Resilience is the ability to endure stress and bounce back to effectively function and carry on with our lives. We read a lot about the possible causes of mental illness, but much less about the resilience that might forestall mental illness. In researching resilience in the past, psychologists have focused on trauma in childhood, such as divorce, and the need for a responsive and warm caregiver-child relationship to foster in the child a belief that he/she can handle controllable stressors and be protected by those more powerful from uncontrollable ones.
As described in my memoir Examined Lives, I experienced trauma during my childhood and it was my Aunt Christine, who gave up her career to come to take care of my brother and me, who provided the sense of stability and being cared for that we so desperately needed. I still remember that wonderful warm feeling I got sitting next to her in an armchair while she read books to me. That built up a resilience in me that lasted much of my life. But there came a time when the stressors were too much for the coping mechanisms I had developed and I encountered depression head on, at times unable even to imagine getting out of bed.
Here is where the most recent research on resilience plays a role in my understanding of my mental illness. In 2015 researchers at Duke University discovered a genetic marker on the glucocorticoid receptor gene NR3C1 that affects the activity of this receptor in binding to cortisol, the stress hormone. Children born with this marker are “orchid” children, more susceptible to stress compared to “dandelion” children. I suspect I am an “orchid” child. I can feel stress build up in me. The good news of course is that genetics is not necessarily determinative. In a longitudinal study following first graders with the gene until they reached their early twenties, he found that lo and behold those “orchid” children who were given the type of support and care earlier researchers had found so important for traumatized children led to significantly fewer psychological problems later in life (18%). Seventy-five percent of those “orchid” children not so nurtured went on to have psychological problems. His research was only carried out on white children of European descent so he does not know if the genetic marker is present among other ethnic groups and of course there are serious ethical issues surrounding genetic testing.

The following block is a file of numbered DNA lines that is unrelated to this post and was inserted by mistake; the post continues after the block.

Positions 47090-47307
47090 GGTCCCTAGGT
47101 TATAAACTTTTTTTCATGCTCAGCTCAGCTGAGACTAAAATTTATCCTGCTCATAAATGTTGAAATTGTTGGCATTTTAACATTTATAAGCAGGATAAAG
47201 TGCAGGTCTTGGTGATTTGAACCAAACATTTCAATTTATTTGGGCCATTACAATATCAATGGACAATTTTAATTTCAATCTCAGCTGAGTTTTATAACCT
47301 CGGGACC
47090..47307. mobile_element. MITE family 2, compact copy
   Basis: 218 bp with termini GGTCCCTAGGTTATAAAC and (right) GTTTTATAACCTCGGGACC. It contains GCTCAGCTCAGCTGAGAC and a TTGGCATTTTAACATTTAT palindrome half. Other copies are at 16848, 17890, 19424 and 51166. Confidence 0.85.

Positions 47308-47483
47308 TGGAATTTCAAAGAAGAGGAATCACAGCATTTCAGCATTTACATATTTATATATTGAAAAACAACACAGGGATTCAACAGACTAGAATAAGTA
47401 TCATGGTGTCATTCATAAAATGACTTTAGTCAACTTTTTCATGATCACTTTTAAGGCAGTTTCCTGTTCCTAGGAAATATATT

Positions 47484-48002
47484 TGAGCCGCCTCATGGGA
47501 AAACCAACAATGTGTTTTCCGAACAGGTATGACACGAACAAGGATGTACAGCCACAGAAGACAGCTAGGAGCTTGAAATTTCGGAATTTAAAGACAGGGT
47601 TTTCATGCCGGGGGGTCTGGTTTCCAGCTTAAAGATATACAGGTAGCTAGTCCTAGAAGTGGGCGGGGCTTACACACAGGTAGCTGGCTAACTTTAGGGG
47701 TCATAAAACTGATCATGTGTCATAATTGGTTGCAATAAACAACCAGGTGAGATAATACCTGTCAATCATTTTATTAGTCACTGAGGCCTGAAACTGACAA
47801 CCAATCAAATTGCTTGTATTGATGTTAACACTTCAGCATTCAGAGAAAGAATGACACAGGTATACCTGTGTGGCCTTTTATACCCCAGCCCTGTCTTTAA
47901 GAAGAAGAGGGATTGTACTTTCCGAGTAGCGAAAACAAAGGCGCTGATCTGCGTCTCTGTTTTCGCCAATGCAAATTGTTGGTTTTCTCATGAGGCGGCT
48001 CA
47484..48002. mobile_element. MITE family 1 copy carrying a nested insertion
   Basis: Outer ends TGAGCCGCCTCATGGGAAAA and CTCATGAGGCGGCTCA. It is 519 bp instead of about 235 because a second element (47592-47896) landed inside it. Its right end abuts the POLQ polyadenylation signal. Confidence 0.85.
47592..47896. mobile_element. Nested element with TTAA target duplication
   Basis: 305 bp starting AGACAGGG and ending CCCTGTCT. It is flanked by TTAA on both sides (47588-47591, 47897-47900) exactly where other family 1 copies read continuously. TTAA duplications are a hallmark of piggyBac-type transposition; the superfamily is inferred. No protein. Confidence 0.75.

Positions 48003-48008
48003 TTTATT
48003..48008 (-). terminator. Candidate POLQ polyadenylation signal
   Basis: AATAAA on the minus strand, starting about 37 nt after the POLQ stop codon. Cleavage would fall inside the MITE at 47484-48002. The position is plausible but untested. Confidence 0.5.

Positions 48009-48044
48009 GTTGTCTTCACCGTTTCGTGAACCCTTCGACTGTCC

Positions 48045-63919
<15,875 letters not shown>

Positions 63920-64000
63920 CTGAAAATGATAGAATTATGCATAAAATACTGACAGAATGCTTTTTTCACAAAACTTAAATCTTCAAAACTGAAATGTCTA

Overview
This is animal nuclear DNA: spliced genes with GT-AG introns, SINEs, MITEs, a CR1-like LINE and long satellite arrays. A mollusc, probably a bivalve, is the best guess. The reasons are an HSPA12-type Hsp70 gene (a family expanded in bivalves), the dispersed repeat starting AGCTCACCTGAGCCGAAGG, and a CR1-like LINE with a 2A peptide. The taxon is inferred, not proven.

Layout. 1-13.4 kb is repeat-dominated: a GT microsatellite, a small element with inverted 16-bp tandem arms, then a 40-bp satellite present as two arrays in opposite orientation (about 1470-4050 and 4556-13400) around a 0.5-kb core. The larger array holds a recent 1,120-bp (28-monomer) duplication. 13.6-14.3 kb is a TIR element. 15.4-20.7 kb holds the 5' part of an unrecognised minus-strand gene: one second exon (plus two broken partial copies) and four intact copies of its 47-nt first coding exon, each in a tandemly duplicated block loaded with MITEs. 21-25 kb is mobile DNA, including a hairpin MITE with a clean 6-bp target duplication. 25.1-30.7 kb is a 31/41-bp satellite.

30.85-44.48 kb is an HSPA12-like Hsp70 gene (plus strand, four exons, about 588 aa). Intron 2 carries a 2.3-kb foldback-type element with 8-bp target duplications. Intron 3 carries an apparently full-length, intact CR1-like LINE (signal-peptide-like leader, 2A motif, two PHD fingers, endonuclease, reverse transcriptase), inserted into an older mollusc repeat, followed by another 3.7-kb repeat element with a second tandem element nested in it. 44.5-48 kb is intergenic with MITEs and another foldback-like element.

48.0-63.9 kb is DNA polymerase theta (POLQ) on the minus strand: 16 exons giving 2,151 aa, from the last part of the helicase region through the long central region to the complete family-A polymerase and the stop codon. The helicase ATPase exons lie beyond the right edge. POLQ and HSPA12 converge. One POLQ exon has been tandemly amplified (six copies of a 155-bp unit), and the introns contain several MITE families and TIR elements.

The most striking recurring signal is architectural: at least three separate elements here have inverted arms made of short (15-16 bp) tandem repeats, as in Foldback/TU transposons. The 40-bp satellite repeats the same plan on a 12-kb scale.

The picture, however, is not that simple. Research is showing that resilience or the lack thereof is affected by more than a single gene and scientists are exploring the actual biological processes involved in the neurochemical, neuroendocrine and neural systems, There is an excellent, highly detailed article on this attempt at an integrative approach to understanding resilience referenced below if you care to delve into the subject. As we know so little about the biological processes involved in drugs treating mental illness, perhaps coming at the issue from this perspective will prove fruitful.
Knowing that I am probably an “orchid” child means to me that I now as an adult must carry on my aunt’s work. I engage and rely more on the support around me, including my analyst. Talk therapy indeed helps to make the world and myself in it more understandable and predictable. My family and friends help me feel good about myself and encourage my talents. Writing has given meaning to my life in sharing with others whatever wisdom I have garnered.
Sometimes I feel envy for the woman researchers have discovered who, because of a gene mutation, feels no pain or anxiety. But she has never felt an adrenaline rush either. I will live with the genes I inherited